So, why did these men participate in the Great War? Historians have noted that initially, it was a means of proving India’s loyalty to Britain and that the mainstream political opinion’ was also in favour of the war effort with an intensity that took even the colonial administrators by surprise. Even-Gandhi said, after his return in 1915, that if India were to obtain greater political responsibility, it must offer its unconditional support to Britain in her hour of need.

Marking 100 years since Armistice Day, the USI of India, supported by the British High Commission, is hosting a series of events here, over the weekend to commemorate the contribution of the Indian Army to World War I.

UK Member of Parliament and Chair of the Foreign Affairs Committee, Tom Tugendhat, said in a statement shared with STOI: “I’m privileged to have the opportunity to pay tribute to those who lost their lives in the cause of freedom – including more than 74,000 men who did not return home to India. India’s remarkable contribution to the war effort must be recognized, because it changed the course of history.” His statement comes at a time the UK is in the middle of centenary commemorations that have a three-fold agenda: To revive the memory of a forgotten legion and to honour its sacrifice; to build bridges with partner nations through the acknowledgement of a shared past; and to highlight the futility of war and the urgent need to work towards its eradication as a means of settling disputes among nations.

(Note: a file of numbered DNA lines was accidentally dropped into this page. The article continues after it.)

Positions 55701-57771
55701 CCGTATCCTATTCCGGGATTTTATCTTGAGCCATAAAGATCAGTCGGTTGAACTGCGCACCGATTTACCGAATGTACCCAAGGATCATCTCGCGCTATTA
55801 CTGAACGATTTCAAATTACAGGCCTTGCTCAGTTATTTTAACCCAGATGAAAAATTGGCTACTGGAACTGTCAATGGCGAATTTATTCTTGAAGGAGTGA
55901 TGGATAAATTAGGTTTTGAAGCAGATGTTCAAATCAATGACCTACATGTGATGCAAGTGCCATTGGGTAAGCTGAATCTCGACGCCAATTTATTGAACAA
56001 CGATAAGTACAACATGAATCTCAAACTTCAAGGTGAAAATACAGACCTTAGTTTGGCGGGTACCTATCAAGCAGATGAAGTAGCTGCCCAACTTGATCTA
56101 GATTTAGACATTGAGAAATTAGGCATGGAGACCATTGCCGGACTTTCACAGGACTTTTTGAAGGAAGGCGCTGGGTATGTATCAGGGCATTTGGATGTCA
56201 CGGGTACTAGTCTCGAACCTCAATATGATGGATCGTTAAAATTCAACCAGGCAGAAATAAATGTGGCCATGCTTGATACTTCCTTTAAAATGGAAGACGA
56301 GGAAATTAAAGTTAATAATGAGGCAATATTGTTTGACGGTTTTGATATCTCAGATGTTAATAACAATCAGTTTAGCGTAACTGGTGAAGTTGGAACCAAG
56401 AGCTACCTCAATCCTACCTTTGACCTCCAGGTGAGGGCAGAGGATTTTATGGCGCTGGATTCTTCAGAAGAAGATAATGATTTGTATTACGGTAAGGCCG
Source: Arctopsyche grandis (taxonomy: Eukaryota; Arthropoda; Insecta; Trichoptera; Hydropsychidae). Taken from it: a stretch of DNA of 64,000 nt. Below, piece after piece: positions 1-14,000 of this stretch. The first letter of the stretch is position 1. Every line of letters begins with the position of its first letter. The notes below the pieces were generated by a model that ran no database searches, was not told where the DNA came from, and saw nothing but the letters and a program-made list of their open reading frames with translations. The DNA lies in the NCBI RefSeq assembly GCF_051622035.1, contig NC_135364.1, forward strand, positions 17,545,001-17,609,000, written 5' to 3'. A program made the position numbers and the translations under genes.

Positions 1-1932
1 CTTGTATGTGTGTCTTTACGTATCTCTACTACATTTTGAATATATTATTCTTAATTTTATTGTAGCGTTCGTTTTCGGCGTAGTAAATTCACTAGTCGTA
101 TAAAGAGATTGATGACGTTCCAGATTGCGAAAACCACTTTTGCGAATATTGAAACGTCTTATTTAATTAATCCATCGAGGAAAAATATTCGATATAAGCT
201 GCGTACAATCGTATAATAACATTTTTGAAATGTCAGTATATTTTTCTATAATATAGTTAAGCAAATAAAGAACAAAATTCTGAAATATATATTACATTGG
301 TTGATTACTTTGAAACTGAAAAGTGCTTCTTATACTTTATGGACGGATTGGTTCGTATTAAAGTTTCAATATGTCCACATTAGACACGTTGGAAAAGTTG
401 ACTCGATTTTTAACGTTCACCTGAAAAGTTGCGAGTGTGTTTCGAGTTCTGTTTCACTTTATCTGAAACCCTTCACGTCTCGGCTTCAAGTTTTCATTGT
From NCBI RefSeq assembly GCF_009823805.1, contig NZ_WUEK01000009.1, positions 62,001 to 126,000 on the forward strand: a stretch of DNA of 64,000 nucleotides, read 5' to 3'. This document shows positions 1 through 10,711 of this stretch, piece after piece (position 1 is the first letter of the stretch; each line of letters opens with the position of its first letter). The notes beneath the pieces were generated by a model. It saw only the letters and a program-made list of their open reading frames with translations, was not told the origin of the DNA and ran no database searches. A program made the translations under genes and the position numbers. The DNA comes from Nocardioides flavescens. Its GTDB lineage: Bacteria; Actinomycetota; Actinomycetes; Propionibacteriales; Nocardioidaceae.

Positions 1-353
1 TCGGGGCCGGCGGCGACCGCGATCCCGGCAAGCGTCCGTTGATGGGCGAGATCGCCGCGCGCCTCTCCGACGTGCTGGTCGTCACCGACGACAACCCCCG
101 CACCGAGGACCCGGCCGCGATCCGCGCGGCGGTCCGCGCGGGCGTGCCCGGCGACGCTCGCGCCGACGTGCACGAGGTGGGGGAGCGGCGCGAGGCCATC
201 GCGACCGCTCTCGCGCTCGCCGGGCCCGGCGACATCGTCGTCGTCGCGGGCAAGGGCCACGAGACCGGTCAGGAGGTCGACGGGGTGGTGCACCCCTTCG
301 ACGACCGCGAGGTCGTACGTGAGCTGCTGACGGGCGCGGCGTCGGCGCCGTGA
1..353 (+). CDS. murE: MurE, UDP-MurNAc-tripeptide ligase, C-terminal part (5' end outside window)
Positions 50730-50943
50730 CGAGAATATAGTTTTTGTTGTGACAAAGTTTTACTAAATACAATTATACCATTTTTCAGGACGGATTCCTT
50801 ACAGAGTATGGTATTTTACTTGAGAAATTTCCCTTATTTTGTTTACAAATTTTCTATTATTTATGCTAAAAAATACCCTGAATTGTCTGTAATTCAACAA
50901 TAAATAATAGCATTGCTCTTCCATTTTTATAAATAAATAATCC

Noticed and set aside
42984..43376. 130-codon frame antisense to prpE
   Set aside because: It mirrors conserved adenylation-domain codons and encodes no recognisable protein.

India and the UK share amicable relations today, 70 years after the former gained Independence. But the Great War had its impact on India’s freedom struggle too. The stresses and strains imposed by the wartime economy strengthened the cracks that had already begun to appear in the structure of imperial solidarity.

By the time the war ended, Britain’s relationship with India had changed. The contiguous social and political effects then hastened the process that would lead to the end of the British Raj.